"Smart" Guns: A Technological Fix For Regulating The Secondary Market
AbstractA "personalized" or "smart" gun will not fire unless it is being used by an authorized individual. Such guns have the potential to reduce the negative externalities of gun ownership while preserving the benefits. Ongoing efforts to develop practical "smart" designs make it timely to consider regulations that would favor or mandate them in the market for new guns. The likely consequences would depend on the design details, in particular the costs of transferring the "key" to firing such guns. With an "ideal" design, transferring the key would require special equipment that could be monitored by appropriate authorities. The result would be to block thefts and other transfers of such guns in the secondary market and, in the long run, reduce access by individuals who are proscribed from possessing a gun. Personalized guns, therefore, could make existing firearms regulations more effective and reduce the social costs associated with gun misuse. Though personalized guns have advantages relative to standard guns in a wide variety of situations, some of the potential benefits of personalized guns could be captured through alternative policy measures. Copyright 2002 Western Economic Association International.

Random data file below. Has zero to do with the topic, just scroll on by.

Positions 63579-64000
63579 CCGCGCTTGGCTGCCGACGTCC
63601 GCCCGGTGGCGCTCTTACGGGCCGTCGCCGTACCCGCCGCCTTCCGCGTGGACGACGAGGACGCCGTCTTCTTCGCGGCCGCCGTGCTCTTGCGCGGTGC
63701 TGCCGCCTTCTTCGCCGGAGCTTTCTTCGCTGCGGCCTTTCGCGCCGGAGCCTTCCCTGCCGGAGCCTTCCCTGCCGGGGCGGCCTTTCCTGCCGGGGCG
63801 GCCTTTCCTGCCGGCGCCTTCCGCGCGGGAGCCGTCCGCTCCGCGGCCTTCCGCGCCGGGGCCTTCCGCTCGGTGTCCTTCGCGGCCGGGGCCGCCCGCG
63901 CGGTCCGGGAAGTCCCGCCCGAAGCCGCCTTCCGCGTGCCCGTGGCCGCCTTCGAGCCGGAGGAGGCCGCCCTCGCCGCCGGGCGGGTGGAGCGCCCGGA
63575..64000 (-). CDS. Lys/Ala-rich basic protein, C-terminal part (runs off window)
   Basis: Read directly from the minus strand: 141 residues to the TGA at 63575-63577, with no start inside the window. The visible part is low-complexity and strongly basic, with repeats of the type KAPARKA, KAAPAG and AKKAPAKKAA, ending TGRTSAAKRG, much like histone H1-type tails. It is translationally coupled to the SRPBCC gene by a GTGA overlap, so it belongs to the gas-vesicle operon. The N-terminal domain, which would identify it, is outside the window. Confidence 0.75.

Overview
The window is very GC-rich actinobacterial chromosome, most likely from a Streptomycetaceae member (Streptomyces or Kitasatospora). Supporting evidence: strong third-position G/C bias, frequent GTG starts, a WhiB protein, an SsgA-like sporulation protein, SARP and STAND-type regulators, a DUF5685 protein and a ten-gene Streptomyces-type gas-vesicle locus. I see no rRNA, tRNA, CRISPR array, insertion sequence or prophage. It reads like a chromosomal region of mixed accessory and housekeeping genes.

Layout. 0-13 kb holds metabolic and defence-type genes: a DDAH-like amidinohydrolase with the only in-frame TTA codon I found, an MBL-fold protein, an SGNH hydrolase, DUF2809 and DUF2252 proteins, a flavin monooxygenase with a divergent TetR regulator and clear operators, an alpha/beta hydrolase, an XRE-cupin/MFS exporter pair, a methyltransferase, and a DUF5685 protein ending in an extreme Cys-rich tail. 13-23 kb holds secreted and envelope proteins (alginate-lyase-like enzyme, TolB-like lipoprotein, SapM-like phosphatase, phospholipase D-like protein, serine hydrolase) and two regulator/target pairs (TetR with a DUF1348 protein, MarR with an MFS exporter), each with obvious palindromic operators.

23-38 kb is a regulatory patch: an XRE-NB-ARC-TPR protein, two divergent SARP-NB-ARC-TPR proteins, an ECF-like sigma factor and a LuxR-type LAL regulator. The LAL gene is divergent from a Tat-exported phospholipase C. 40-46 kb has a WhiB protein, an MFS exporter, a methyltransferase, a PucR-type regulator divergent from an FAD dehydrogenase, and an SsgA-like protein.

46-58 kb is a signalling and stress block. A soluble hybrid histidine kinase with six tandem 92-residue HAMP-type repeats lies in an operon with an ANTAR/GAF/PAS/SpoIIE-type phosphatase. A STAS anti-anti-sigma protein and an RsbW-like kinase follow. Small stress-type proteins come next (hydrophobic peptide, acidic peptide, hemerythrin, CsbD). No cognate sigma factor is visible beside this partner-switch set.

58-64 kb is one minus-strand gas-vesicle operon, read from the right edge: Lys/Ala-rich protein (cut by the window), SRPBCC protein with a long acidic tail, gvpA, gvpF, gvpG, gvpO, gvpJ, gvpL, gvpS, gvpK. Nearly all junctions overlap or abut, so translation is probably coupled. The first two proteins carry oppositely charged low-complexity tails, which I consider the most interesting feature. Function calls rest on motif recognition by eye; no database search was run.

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Bibliographic InfoArticle provided by Western Economic Association International in its journal Contemporary Economic Policy.
Volume (Year): 20 (2002)
Issue (Month): 1 (01)
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- Philip J. Cook & Jens Ludwig, 2006. "Aiming for evidence-based gun policy," Journal of Policy Analysis and Management, John Wiley & Sons, Ltd., vol. 25(3), pages 691-735.
- Phillip J. Cook & Jens Ludwig, 2004. "The Social Costs of Gun Ownership," NBER Working Papers 10736, National Bureau of Economic Research, Inc.
- Philip J. Cook & Jens Ludwig & Adam Samaha, 2009. "Gun Control after Heller: Litigating against Regulation," NBER Working Papers 15431, National Bureau of Economic Research, Inc.
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